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Preliminary communication

On arbitrability in comparative arbitration - an outline

Krešimir Sajko ; Faculty of law, University of Zagreb, Zagreb, Croatia

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The objective arbitrability, which determines the range of arbitrable disputes, is set up by mandatory substantive, material rules of private international law. The comparison of different national arbitration laws shows that, mutatis mutandis, the mostly mentioned arbitrability is extended not only to pecuniary claims but also to non-pecuniary claims if parties are capable of concluding a settlement on the matter in dispute.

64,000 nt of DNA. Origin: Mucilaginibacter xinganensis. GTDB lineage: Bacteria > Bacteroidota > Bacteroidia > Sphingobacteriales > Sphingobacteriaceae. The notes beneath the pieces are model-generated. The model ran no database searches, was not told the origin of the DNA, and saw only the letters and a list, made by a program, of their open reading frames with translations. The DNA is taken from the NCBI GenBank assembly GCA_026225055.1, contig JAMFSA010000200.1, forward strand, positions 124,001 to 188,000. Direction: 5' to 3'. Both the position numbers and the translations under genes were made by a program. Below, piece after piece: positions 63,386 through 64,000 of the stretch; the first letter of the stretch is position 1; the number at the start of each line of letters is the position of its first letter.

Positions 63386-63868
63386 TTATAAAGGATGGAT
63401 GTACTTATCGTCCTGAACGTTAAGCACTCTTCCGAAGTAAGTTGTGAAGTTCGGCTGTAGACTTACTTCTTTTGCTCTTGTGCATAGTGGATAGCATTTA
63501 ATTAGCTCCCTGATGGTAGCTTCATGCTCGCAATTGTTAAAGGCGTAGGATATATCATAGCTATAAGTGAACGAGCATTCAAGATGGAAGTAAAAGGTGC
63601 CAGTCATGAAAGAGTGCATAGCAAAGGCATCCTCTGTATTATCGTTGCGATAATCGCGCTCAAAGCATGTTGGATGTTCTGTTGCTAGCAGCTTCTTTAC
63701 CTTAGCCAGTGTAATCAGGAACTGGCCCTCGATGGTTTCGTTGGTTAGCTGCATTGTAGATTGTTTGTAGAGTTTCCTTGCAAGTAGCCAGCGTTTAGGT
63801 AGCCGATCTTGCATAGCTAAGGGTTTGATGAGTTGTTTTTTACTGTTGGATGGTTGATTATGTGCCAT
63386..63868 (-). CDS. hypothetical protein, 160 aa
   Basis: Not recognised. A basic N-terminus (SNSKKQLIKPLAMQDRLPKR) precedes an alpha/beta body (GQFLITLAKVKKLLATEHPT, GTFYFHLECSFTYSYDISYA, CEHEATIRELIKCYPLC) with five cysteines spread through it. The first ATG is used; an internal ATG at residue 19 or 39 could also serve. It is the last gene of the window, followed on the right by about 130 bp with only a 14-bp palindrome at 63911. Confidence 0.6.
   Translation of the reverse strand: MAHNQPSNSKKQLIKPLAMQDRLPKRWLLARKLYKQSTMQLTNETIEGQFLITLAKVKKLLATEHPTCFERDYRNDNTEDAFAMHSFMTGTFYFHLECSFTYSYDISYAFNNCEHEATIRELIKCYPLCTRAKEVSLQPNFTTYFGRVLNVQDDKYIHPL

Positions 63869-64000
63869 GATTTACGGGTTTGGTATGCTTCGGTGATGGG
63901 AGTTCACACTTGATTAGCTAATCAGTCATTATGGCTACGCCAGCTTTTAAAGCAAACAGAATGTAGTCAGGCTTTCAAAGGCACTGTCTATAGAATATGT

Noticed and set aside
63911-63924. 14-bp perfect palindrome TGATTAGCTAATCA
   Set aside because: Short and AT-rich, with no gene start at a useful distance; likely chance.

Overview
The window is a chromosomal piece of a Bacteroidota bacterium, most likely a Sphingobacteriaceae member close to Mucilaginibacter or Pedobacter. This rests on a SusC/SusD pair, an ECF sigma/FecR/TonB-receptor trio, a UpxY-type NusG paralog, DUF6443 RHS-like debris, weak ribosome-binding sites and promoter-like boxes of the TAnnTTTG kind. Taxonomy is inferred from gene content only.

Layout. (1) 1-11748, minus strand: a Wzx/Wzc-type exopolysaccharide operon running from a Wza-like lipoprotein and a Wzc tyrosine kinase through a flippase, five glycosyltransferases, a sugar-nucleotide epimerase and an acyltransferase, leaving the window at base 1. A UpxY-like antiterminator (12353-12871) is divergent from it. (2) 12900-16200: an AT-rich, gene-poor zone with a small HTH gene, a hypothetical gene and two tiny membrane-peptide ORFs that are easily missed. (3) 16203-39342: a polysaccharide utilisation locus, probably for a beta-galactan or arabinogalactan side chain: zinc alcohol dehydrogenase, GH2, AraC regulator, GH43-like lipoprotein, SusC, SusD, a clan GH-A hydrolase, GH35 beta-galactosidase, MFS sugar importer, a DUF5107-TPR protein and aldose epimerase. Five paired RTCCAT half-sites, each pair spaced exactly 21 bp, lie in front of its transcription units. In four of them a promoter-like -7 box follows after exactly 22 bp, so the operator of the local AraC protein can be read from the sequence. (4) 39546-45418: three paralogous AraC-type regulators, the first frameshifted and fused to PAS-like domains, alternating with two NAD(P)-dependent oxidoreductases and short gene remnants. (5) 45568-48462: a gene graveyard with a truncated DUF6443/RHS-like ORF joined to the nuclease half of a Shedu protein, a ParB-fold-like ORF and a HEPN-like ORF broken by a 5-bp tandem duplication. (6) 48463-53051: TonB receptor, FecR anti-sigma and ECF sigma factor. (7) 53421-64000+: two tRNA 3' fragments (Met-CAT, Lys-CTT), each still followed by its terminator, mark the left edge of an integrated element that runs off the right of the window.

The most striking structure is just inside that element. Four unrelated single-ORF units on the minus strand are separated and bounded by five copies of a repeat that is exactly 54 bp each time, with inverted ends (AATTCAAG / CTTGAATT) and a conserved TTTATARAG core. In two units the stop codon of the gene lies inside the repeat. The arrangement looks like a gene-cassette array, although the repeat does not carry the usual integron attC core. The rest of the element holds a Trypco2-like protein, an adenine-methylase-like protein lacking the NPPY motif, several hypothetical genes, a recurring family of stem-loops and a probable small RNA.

The critical issue in international arbitration, which may arise at different stages of arbitral and court proceedings, is to determine the applicable law that governs such arbitrability. The author, upon analyses of selected national laws, case law and the New York Convention, concludes that both arbitral tribunal and national courts, have to determine objective arbitrability according to the rules of lex fori.


international arbitration, objective arbitrability, mandatory substantive rules on arbitrability, applicable law for arbitrability, lex fori as applicable law for objective arbitrability

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